On April 7, 2024, Karachi Police chief Additional Inspector General (AIG) Imran Yaqoob disclosed that the crime rate in the city was recorded at 166 cases per day in 2024. Earlier, the single day highest crime rate was at 140 cases per day in 2023, as disclosed by the then AIG Karachi Javed Alam Odho on February 4.

On April 10, 2024, AIG Yaqoob stated that the majority of the persons committing crimes in the city were outsiders, including those from interior Sindh and Balochistan. He added that approximately 400,000 ‘professional’ beggars and criminal elements turn to Karachi during Ramadan and Eid-ul-Fitr, and that not only do these beggars pose a challenge, but criminal elements also take advantage of the festive atmosphere to commit crimes. Yaqoob highlighted, further, that the documented population in Karachi is relatively low compared to the actual population, estimated to be between 25 and 30 million people. “With such a staggering number, it becomes a challenge for law enforcement agencies to keep a close watch on all individuals,” he added.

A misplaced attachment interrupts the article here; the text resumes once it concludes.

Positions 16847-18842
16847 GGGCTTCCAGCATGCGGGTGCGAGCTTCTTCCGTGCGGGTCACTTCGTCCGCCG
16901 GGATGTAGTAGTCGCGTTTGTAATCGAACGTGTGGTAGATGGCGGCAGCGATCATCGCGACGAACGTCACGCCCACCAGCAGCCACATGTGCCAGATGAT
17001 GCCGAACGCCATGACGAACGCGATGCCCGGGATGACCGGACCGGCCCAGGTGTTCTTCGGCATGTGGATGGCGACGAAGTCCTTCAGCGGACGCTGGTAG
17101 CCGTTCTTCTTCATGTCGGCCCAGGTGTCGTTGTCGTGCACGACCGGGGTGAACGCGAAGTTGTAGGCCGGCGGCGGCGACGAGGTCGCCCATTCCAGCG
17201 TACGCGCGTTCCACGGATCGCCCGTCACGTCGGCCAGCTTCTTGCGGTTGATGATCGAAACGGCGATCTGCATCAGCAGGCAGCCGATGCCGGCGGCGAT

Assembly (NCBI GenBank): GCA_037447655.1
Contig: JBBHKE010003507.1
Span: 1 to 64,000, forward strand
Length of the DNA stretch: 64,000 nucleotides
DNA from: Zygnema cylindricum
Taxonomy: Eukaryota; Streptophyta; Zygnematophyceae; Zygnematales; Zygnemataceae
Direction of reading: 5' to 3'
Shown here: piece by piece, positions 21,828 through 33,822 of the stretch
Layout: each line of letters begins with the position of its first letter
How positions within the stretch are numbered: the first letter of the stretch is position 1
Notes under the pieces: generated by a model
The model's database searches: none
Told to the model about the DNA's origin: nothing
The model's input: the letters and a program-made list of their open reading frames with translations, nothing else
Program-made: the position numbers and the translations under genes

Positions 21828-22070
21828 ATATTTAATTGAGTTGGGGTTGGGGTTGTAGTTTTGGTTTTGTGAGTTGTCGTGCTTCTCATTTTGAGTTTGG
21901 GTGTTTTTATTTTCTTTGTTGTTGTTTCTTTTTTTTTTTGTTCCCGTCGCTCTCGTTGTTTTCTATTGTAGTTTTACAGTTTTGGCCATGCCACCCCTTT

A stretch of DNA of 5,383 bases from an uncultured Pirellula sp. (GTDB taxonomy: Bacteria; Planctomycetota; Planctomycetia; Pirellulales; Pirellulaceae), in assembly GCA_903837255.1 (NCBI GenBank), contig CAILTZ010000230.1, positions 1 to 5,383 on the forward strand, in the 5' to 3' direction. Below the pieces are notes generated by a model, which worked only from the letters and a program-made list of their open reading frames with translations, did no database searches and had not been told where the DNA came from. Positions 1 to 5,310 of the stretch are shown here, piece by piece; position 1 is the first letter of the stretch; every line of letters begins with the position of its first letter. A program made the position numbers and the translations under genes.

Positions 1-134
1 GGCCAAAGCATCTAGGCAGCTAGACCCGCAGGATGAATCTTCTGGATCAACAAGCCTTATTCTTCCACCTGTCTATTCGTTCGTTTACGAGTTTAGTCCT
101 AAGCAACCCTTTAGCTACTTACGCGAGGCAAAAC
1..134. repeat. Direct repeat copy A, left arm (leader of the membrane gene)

Meanwhile, according to the performance report presented to the Sindh Police chief Rifat Mukhtar Raja on January 2, 2024, at least 21 Police personnel from the Sindh Police lost their lives in the line of duty in encounters during coordinated efforts against street crimes and terrorism across Sindh in 2023. The report highlighted the significant impact of Police action, resulting in the elimination of 1,726 criminal gangs through 3,158 Police encounters across various Police ranges in the Province. In Karachi range alone, 10,449 suspects, one terrorist, one target killer, one robber, 20 highway robbers, 23 kidnappers, along with 1,515 criminals and 9,090 fugitives, were arrested in 1,080 Police encounters.